Written by Parker Johnson. Photos courtesy of Parker Johnson
I have never had any cause to be afraid of walking out the front door. Growing up with cerebral palsy, I was no stranger to being different. However, with mild symptoms and a supporting family, I was able to enjoy a semi-normal childhood. Now, the only daily reminders I have of CP are a head twitch and an inability to pick up heavy objects. It is something I can easily laugh off when people make comments or wonder what I am doing. That all changed at the beginning of March. Several weeks ago, I had to come to grips with something I was not ready too. My affliction is a lot more than a head twitch. The COVID-19 pandemic taught me a sobering lesson. It taught me that it didn’t matter how much I did to achieve a level of normality; I was still vulnerable to the outside world.
As I am sitting here writing this article, I have been in quarantine for fifteen days. The only time I have left my apartment is to take my dog to the park across the street. The biggest struggle I am currently facing is my ability to retain a positive mindset during this time. As the infection rate and the death toll continues to climb, it only reminds me that I am only one interaction away from exposing myself to a virus that may very well cause me harm. I am feeling my cerebral palsy in a way that I have never done before. The feeling reminds of the sensation you get going to the beach without any sunscreen. You know everyone is being exposed to the same sun, but you feel overexposed to the damaging effects. I have limited my exposure to social media and news outlets to prevent my anxiety from going out of control. I am trying my best to remain productive during my days. I am learning new hobbies I never had time for and am watching every movie I can get my hands on. Deep down, I know I will get through this. It is the not knowing what is going to happen tomorrow that keeps me on edge.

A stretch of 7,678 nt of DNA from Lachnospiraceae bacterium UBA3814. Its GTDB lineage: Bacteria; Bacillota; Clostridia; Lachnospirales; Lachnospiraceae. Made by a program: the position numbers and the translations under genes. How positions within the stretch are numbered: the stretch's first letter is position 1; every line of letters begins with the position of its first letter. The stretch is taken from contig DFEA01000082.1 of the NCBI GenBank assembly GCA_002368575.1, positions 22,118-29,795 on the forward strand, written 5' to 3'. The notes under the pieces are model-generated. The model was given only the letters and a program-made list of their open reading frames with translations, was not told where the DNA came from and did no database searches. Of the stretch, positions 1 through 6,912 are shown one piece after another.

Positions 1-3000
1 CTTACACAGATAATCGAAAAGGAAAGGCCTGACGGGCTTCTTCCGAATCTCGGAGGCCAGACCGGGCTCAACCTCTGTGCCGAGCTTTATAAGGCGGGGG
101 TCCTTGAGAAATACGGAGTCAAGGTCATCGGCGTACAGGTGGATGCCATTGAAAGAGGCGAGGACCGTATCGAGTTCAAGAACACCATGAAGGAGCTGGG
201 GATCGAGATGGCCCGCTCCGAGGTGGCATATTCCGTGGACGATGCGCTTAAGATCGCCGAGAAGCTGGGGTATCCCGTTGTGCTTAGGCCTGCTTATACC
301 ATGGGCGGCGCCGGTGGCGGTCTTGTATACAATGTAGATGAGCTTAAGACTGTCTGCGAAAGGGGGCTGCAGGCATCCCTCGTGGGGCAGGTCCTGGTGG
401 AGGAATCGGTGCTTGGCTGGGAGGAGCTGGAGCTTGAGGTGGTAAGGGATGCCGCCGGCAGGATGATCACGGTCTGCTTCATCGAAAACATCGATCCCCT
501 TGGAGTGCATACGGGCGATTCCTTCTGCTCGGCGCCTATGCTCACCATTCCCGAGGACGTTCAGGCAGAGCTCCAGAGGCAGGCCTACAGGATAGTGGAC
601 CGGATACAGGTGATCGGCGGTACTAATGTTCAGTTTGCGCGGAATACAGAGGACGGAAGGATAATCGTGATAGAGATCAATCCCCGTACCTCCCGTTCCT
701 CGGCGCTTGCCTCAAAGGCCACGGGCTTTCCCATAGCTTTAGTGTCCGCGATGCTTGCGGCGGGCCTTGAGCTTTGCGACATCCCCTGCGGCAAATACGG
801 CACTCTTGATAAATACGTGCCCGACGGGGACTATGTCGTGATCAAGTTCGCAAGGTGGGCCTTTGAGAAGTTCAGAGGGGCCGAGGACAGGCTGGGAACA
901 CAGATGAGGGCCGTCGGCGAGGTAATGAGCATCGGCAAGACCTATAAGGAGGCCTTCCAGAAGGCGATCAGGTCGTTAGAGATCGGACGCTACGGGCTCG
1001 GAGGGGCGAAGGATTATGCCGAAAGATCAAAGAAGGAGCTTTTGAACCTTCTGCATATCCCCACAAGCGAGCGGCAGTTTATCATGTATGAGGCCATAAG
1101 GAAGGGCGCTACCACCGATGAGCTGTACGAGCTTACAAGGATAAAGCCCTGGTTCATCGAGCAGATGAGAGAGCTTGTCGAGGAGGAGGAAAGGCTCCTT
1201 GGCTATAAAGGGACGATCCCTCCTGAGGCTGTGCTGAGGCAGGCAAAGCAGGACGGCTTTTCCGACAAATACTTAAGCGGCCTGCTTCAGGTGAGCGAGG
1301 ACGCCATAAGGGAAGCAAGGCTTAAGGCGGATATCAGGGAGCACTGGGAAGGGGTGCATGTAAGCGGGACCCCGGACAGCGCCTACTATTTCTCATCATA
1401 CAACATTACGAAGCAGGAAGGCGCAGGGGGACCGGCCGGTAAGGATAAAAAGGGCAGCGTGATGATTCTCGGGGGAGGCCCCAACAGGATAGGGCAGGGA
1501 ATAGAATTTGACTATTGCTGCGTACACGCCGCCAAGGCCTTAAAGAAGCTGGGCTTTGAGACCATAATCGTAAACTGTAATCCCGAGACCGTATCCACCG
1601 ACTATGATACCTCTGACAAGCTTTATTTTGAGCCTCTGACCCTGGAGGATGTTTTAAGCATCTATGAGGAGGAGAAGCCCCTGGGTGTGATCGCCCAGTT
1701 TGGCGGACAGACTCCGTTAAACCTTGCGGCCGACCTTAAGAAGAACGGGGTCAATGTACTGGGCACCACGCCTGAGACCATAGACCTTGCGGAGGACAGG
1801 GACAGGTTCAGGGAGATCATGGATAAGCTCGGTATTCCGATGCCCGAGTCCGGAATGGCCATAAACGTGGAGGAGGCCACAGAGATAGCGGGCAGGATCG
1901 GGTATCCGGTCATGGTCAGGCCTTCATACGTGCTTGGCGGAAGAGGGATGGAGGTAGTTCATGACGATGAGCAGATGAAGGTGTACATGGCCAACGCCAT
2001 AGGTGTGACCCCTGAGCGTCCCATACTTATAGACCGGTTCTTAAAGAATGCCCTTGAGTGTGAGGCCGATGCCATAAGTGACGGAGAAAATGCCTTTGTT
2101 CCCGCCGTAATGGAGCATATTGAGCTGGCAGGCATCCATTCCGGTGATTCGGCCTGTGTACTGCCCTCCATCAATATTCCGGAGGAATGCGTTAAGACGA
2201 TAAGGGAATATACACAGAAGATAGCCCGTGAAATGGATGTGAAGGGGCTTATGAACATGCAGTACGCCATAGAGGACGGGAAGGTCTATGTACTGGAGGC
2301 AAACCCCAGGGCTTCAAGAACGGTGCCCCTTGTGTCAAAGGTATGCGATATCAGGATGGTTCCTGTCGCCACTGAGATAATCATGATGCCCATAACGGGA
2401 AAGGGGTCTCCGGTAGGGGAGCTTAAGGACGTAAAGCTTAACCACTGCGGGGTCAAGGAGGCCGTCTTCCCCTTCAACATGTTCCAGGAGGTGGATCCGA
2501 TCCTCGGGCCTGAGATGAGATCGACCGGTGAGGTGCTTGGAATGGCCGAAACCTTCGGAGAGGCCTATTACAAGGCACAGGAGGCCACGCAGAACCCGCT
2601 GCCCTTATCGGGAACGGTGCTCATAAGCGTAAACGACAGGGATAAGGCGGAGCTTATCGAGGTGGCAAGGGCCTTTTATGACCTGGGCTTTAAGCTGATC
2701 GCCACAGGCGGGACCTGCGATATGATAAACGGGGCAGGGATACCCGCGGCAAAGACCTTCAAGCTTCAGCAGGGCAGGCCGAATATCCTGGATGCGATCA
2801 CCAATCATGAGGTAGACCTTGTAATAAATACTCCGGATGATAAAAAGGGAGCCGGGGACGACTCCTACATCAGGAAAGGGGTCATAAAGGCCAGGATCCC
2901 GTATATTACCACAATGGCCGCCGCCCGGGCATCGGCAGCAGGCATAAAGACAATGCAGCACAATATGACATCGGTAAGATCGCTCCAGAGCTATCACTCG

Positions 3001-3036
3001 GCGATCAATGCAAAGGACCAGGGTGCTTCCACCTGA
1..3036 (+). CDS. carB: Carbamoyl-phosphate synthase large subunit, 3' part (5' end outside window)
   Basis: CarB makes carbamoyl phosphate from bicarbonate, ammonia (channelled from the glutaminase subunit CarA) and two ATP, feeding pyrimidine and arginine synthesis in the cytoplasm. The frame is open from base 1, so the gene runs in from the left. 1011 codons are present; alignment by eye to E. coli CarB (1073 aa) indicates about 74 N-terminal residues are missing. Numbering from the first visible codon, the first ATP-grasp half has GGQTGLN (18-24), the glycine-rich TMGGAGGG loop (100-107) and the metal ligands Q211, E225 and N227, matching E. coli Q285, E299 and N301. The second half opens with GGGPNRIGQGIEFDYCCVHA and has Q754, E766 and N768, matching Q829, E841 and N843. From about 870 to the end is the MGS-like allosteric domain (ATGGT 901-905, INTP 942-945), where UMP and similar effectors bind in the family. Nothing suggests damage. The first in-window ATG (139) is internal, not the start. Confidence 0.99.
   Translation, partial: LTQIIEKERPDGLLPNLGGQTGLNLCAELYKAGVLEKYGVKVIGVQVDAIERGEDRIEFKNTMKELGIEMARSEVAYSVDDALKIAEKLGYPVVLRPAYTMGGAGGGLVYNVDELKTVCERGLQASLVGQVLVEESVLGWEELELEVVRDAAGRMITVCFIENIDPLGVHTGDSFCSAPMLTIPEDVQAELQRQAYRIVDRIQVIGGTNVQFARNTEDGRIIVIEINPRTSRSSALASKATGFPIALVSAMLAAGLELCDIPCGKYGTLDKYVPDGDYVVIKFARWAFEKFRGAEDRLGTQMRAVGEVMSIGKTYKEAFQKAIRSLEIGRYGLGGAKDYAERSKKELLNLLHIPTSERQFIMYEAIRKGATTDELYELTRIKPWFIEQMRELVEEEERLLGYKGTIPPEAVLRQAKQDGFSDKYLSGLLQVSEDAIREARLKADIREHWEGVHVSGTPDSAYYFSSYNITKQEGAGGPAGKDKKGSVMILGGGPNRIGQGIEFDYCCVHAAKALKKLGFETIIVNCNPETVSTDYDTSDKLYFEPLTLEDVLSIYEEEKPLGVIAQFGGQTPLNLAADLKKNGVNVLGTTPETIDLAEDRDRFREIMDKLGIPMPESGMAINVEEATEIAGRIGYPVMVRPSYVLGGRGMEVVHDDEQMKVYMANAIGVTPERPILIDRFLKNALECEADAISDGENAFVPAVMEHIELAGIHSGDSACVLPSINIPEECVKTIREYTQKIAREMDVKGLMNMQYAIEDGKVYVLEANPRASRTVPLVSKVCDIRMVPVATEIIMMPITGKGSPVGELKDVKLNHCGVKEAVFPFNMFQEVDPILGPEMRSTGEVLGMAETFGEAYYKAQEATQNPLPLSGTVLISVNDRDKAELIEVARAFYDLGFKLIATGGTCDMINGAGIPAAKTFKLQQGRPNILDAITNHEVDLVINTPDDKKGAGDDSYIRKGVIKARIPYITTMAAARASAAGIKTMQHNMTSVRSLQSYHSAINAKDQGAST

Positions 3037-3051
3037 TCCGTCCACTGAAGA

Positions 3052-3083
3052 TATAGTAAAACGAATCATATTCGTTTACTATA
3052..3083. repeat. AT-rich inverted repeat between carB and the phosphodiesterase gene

With all that being said, it is hard to believe I have anything positive to hold on too during this troubled time. However, despite what you hear on the news about the divisions the world is facing, I think we have never been more together. It doesn’t matter where you live or who you are COVID-19 is directly impacting your life. We are all scared and anxious about what the future holds for us. I do not have an exclusive right to be afraid. I believe it is within this fear that we are finding the very best that the human race has to offer. We see acts of courage, kindness, and selflessness occurring all over the world. In a world where we boil down each other to who they voted in the last election, it gives me a sense of hope that some of us can set that aside and recognize our humanity.
Parker and his family are extremely grateful for the love and expertise they received through Scottish Rite Hospital. To learn more about Scottish Rite Hospital or make a donation, click here.
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